a non-linear, three node graph

In this diagram is a finite automaton with two states: it’s either parsing “body” text or it’s parsing a “comment”. If it’s in the “body” and it hits a “/*” then it will transition to “comment” and if it’s in the “comment” and it hits a “*/” it will transition back. Any other token will cause the parser to spin in-place.

The problem with this type of automaton is that it can’t handle nesting. If there’s a comment inside a comment (valid in Swift) this parser will see the inner “*/” and will immediately return to “body” state incorrectly treating the remainder of the outer comment as “body”. You could add additional states for a finite number of comment nesting level states but it quickly gets complicated dealing with large numbers of states and it will only ever handle a finite nesting level rather than true unbounded nesting levels.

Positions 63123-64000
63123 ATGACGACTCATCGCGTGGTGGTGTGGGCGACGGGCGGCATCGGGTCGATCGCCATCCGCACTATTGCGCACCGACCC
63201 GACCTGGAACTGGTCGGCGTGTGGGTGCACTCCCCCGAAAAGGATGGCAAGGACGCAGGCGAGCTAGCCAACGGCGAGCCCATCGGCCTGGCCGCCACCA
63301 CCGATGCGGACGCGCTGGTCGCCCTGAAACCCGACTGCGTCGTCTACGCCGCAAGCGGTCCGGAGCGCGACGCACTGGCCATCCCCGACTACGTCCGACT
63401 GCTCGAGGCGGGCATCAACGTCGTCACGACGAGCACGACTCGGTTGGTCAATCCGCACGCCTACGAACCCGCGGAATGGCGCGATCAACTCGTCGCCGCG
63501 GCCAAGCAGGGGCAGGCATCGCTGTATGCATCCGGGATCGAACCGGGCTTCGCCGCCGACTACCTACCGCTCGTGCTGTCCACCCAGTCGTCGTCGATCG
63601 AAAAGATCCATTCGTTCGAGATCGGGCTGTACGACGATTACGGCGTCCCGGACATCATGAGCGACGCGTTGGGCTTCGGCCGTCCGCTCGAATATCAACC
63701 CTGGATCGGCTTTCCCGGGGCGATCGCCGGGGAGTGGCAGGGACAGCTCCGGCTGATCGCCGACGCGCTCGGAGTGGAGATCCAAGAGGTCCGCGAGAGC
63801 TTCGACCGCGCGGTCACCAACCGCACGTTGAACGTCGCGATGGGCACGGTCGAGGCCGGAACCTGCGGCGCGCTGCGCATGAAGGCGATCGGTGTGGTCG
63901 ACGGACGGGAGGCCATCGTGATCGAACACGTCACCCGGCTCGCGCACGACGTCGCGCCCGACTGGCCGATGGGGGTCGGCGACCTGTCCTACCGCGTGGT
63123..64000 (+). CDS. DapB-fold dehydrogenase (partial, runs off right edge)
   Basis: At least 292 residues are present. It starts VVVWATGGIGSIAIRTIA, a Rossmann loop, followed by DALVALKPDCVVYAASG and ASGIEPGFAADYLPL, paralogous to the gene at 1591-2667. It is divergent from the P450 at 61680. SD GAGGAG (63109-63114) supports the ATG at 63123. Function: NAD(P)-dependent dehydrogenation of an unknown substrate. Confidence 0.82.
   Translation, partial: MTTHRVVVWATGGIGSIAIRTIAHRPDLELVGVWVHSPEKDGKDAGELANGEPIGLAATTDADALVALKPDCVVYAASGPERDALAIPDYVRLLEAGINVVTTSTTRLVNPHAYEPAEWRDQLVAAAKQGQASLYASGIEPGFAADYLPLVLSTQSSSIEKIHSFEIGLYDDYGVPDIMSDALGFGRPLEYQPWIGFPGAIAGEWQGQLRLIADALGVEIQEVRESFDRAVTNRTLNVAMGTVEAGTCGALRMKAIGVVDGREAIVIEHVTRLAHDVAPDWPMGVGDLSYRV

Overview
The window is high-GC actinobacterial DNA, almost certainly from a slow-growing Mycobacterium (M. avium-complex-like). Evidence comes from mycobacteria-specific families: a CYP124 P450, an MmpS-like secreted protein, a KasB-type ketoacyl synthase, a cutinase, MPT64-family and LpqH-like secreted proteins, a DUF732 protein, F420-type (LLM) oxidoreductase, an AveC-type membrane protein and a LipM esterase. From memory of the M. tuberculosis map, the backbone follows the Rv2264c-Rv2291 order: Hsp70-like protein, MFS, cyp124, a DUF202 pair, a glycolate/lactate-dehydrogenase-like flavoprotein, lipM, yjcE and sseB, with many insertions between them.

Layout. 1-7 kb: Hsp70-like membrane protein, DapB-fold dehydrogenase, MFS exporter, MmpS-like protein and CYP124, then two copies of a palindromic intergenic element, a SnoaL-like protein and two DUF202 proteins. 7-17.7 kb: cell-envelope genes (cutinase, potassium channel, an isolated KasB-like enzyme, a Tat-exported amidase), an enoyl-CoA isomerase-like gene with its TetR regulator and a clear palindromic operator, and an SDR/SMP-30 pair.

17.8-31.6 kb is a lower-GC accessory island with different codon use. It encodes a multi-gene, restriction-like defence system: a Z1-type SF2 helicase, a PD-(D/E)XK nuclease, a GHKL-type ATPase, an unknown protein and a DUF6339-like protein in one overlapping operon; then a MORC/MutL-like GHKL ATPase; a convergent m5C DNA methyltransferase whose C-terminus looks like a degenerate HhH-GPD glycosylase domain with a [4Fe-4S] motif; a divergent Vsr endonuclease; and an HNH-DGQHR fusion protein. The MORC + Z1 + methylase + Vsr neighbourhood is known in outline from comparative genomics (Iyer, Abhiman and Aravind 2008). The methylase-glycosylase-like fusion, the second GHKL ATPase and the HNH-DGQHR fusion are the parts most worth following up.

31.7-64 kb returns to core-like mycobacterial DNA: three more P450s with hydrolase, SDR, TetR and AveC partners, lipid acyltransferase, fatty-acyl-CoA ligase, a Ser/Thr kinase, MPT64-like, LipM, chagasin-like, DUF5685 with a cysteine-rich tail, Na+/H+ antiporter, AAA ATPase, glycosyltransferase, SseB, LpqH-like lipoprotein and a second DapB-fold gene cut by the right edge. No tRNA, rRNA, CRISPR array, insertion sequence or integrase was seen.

Let’s look instead at a pushdown automaton:

a non-linear, three node graph

The key distinction versus a plain automaton is that each arrow may also push and pop values on a stack and any arrow may fork along multiple paths based on the contents of the stack. Unlike the finite automaton, the stack gives the pushdown automaton an unlimited number of states, so it can represent unlimited nested – in this case of multiline comments.

The nice thing about Swift for modelling automata is that the logic for the states, arrows and stack can all be handled by a single switch statement, resulting in code that very closely models the structure of the automaton. Here’s the main loop of the pushdown automaton in the whitespace parser, showing the cases in the previous diagram: